International Chess Federation
Friday, 01 Apr 2022 16:04
FIDE Grand Prix Berlin: Nakamura and So face off in final

Hikaru Nakamura and Wesley So won their matches and will meet in the final of the third stage of the FIDE Grand Prix in Berlin organised by World Chess. Both Americans defeated their opponents, Shakhriyar Mamedyarov and Amin Tabatabaei, by a 2:0 score.

Wesley So will have White pieces in the first game of the final match on the 2nd of April.

Hikaru Nakamura - Shakhriyar Mamedyarov 2:0

Hikaru Nakamura chose to play one of his favourite openings in the fast chess Nimzovich-Larsen attack. He uses this system pretty often in bullet chess and knows the positions quite well. However, Shakhriyar got a very strong initiative on the kingside and refused to repeat the moves, feeling he had good winning chances. Hikaru managed to complicate the position by creating a strong counterplay on the queenside. The Azeri GM didn't find the precise way to continue his attack and made a few inaccurate moves in time trouble. Shakhriyar Mamedyarov lost the first game and had to win on demand to stay in the match.

"I think the first game was a match, basically. It was too complicated; I tried to be too creative… I think Shakh had good chances to win that game, but we were low on time. After Rh4 and Rg4, which was probably not a mistake, his rook is suddenly got trapped, and there were no easy moves, and it was just too hard to play. I was a little bit lucky," said Hikaru after the match.

In the second game the English Opening was played. The match situation required Shakhriyar to go for a kill, and he decided to go for the line that he would not choose in different circumstances. He exchanged two pieces for a rook and two pawns, hoping to get some chances. According to Hikaru, he was expecting Shakhriyar to play that line but felt confident about his position. After a couple of exchanges, Black managed to keep the pair of bishops on the board, which weaved a checkmating net around White's king. Hikaru scored another victory and eliminated Shakhriyar from the Grand Prix Berlin.

Wesley So - Amin Tabatabaei 2:0

In the first game of the match, Amin Tabatabaei got a sharp position against Wesley So right in the opening, using a fresh idea suggested by one of his seconds American Grandmaster Hans Niemann. GM Anish Giri, who was commenting on the tiebreaks today, remembered Amin playing 2.Nc3 regularly online but was surprised to see him choosing this line today in the official competition. It was a surprise to Wesley too, who admitted he was in huge trouble after the opening. The Iranian Grandmaster didn't find the best plan in the position, and Wesley So managed to gradually activate his pieces and advance central pawns. In an equal position, White lost his d6-pawn after missing a tactical trick and Wesley confidently converted his advantage into a full point.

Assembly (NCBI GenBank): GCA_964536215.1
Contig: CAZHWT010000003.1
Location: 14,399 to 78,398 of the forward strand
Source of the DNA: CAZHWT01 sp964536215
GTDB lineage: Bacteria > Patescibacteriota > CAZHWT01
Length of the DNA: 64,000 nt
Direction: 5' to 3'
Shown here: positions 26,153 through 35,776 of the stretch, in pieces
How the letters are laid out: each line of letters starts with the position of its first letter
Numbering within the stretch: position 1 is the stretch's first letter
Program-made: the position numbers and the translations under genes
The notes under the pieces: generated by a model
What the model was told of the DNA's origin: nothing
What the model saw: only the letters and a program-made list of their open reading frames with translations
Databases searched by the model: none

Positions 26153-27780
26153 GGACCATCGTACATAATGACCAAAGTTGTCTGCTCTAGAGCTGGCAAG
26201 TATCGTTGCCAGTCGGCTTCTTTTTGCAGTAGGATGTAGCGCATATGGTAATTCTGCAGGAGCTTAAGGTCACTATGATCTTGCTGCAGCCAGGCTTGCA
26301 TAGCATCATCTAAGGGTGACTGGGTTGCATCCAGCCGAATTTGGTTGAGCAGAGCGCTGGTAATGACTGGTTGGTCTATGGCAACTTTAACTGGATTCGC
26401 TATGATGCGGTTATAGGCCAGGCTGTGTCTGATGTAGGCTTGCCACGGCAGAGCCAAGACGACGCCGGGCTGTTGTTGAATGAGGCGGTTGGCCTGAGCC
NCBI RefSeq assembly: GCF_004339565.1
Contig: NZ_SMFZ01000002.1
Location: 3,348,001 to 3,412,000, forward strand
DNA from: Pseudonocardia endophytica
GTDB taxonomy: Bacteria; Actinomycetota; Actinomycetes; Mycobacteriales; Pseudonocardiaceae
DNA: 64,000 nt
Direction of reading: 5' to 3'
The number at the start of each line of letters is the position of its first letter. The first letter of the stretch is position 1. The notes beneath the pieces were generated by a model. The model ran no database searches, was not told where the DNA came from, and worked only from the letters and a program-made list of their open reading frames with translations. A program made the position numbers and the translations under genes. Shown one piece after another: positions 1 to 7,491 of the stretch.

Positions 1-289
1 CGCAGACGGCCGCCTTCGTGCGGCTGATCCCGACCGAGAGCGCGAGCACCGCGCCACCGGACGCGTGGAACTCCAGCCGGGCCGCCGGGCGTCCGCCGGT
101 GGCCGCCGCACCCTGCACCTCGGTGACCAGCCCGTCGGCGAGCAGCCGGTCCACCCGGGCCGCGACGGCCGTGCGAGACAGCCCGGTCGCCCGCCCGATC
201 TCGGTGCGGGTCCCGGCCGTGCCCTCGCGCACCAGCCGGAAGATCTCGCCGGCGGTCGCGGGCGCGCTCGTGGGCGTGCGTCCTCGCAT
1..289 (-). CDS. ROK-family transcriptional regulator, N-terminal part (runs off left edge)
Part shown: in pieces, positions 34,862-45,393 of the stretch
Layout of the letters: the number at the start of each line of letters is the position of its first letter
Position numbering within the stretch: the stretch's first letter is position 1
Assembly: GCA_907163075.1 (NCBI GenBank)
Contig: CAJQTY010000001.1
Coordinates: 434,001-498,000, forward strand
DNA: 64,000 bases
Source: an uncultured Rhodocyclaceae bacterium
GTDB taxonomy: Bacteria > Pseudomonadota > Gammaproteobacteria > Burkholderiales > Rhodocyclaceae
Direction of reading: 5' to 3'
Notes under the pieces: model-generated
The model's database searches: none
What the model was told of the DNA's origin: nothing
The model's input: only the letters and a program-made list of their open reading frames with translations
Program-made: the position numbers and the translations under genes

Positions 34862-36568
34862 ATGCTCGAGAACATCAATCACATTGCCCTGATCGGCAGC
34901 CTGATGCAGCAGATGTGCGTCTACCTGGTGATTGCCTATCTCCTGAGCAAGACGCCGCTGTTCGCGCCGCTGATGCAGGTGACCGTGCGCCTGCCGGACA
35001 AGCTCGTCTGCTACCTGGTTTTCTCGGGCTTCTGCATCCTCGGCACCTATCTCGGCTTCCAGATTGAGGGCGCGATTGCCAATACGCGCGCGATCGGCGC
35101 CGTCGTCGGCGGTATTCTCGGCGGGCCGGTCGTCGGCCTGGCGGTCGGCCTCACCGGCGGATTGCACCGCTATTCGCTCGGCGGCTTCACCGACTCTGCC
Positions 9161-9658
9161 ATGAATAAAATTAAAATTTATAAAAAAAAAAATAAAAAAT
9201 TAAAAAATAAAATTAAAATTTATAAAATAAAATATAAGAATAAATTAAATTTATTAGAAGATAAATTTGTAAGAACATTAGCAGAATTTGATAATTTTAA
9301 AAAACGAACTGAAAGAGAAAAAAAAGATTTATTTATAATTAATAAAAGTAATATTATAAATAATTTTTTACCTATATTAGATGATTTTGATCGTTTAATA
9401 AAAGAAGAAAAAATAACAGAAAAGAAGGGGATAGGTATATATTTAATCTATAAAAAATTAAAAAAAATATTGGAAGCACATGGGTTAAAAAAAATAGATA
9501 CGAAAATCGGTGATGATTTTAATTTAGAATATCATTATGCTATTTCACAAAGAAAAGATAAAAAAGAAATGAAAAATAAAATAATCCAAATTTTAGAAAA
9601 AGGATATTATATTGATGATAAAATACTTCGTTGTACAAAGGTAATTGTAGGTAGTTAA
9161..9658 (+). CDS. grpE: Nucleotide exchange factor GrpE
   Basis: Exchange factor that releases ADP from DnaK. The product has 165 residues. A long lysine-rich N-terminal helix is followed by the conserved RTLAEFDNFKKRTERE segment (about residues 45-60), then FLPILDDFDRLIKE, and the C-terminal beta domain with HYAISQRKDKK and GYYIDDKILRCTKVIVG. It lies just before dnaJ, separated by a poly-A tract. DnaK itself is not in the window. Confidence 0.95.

The second game had a similar scenario as Amin was well-prepared in the opening again and got an advantage with Black. He got a strong attack on the kingside, and when the dust settled, the Iranian GM emerged with three pawns and a bishop for a rook and decisive advantage. Wesley So was defending actively and managed to create a dangerous passer on the a-file that decided the game. Thus, the American GM punched his ticked to the final.

After the game, Wesley So spoke about his opponent in the final, Hikaru Nakamura: "He is very determined and it seems like he is getting back to this old 2800 level form, so it's going to be a very tough match. Also, the way that he beat Shakhriyar today was very convincing, I must say."

The FIDE Grand Prix Series is brought to you by World Chess.

Leading partners supporting the FIDE Grand Prix Series 2022 include:

Kaspersky as the Official Cybersecurity Partner;

Algorand as the Official Blockchain Partner;

Prytek as the Technology Transfer Partner;

FIDE Online Arena as the official Partner.

Photo: Official Photo FIDE Grand Prix Berlin Press kit and Niki Riga